Centre d’Élaboration de Matériaux et d’Etudes Structurales (UPR 8011)


Accueil > Recherche > GNS : Groupe NanoSciences > Machines moléculaires

Molecular gears

Goal : Intermolecular transfer of rotary motion in a train of single-molecule gears

Staff : Claire Kammerer (Ass. Prof.), Gwénaël Rapenne (Prof.), Jean-Pierre Launay (Emeritus Prof.), Christian Joachim (CNRS Research Director), We-Hyo Soe (Visiting scientist)
Ph.D. students & Postdocs : J. Echeverria (Post-doc), G. Erbland (PhD 2016-19), S. Srivastava (Post-doc), M. Kleinwächter (Post-doc), S. Abid (Post-doc)

The design and synthesis of molecules able to undergo a precise mechanical movement is one of the key towards future molecular mechanical nanomachines.

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Along these lines, we have been able to devise a molecular rack-and-pinion device for which an STM tip drives a single pinion molecule at low temperature. The pinion is a 1.8-nm-diameter molecule functioning as a six-toothed wheel interlocked at the edge of a self-assembled molecular island acting as a rack. The rotation of the pinion molecule tooth by tooth along the rack was monitored by a chemical tag attached to one of its cogs.

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More recently, two of these molecules were mounted each on a single copper adatom separated exactly by 1.9 nm on a lead surface using a low-temperature scanning tunneling microscope (LT-STM). A functioning train of two molecule-gears was constructed complete with a molecule-handle. Not mounted on a Cu adatom axle, this ancillary molecule-gear is mechanically engaged with the first molecule-gear of the train to stabilize its step-by-step rotation. Centered on its Cu adatom axle, the rotation of the first gear of the train step by step rotates the second similar to a train of macroscopic gears. From the handle to the first and to this second molecule-gear, the exact positioning of the two Cu adatom axles on the lead surface ensures that the molecular teeth-to-teeth mechanics is fully reversible. 

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In an alternative approach, it is also envisioned to exploit a metallo-organic axle as a way to anchor cogwheels and build trains of molecular gears to ultimately achieve controlled intermolecular gearing motion. The design and synthesis of two families of ruthenium-based molecular-gear prototypes was recently reported. These complexes incorporate a hydrotris(indazolyl)borate moiety as tripodal rotation axle and a pentaarylcyclopentadienyl ligand as star-shaped cogwheel, equipped with five teeth ranging from pseudo-1D aryl groups to large planar 2D paddles. A divergent synthetic approach was followed, starting from a pentakis(p-bromophenyl)cyclopentadienyl ruthenium(II) complex as key precursor or from its iodinated counterpart. Fivefold cross-coupling reactions with various partners allowed high structural diversity to be reached and yielded molecular-gear prototypes with aryl-, carbazole-, BODIPY- and porphyrin-derived teeth of increasing size and length.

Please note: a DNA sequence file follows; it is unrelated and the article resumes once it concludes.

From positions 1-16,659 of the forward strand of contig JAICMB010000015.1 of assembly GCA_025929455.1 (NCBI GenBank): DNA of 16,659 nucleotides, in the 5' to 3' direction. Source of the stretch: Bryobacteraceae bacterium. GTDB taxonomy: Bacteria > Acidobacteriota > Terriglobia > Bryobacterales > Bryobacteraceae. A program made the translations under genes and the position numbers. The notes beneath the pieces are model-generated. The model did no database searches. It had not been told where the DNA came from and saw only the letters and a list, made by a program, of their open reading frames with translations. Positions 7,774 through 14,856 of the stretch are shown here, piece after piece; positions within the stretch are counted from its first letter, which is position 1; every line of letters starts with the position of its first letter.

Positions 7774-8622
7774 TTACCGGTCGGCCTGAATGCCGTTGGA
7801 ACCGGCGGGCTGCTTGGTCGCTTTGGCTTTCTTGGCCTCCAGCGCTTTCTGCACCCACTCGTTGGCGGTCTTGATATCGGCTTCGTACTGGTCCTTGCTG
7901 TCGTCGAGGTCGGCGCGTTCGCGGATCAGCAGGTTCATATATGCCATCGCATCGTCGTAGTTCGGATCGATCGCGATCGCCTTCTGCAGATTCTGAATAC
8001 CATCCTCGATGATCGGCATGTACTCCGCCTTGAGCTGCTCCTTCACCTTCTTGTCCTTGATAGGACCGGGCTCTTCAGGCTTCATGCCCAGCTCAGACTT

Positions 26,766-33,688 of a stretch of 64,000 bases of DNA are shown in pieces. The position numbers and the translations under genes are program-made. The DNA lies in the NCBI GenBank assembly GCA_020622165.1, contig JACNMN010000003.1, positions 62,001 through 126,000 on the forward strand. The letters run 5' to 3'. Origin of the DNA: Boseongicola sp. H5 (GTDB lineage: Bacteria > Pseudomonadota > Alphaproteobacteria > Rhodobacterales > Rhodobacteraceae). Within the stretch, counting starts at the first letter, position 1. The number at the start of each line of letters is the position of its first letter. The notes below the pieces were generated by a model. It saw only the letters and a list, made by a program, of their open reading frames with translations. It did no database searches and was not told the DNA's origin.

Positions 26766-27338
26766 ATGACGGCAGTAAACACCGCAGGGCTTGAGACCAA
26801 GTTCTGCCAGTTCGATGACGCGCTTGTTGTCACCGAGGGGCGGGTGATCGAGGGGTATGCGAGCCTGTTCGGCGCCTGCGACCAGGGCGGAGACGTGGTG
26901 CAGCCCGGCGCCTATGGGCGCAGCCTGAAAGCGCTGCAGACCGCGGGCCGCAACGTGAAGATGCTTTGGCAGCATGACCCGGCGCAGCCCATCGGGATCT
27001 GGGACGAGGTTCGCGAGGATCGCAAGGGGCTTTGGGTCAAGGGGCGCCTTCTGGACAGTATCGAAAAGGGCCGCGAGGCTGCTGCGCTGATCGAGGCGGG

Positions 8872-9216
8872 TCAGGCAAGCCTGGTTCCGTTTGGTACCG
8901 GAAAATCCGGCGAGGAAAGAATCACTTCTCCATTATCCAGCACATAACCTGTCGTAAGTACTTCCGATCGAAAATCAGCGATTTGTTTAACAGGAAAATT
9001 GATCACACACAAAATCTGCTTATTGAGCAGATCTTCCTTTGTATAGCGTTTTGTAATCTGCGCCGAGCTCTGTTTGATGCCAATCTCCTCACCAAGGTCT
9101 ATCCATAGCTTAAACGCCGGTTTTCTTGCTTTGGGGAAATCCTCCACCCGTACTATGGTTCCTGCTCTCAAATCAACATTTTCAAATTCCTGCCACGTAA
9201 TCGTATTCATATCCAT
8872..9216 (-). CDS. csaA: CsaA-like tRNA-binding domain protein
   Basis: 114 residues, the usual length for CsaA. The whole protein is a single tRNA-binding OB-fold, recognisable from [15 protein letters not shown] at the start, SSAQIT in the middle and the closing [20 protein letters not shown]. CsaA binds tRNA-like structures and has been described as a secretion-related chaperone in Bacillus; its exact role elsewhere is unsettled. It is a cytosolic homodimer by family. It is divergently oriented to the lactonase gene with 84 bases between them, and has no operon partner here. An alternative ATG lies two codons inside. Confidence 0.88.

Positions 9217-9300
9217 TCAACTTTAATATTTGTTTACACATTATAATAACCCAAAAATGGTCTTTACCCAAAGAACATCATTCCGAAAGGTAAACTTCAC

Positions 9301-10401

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Selected publications

[1] A rack and pinion device at the molecular scale
F. Chiaravalloti, L. Gross, K.-H. Rieder, S. M. Stojkovic, A. Gourdon, C. Joachim, F. Moresco Nature Mater. 2007, 6, 30–33. Download

[2] Step by step rotation of a molecule-gear mounted on an atomic scale axis
C. Manzano, W. -H. Soe, H. S. J. Wong, F. Ample, A. Gourdon, N. Chandrasekhar, C. Joachim Nature Mater. 2009, 8, 576-579. Download

[3] Train of Single Molecule-Gears
W.-H. Soe, S. Srivastava, C. Joachim, J. Phys. Chem. Lett. 2019, 10, 6462−6467. Download

[4] Star-shaped ruthenium complexes as prototypes of molecular gears
G. Erbland, S. Abid, Y. Gisbert, N. Saffon-Merceron, Y. Hashimoto, L. Andreoni, T. Guérin, C. Kammerer, G. Rapenne, Chem. Eur. J. 2019, 25, in press. Download

[5] Biomimetic and technomimetic single molecular machines 
C. Kammerer, G. Erbland, Y. Gisbert, T. Nishino, K. Yasuhara, G. Rapenne, Chem. Lett. 201948, 299-308. Download Couverture

Fundings

CNRS, EU, ANR

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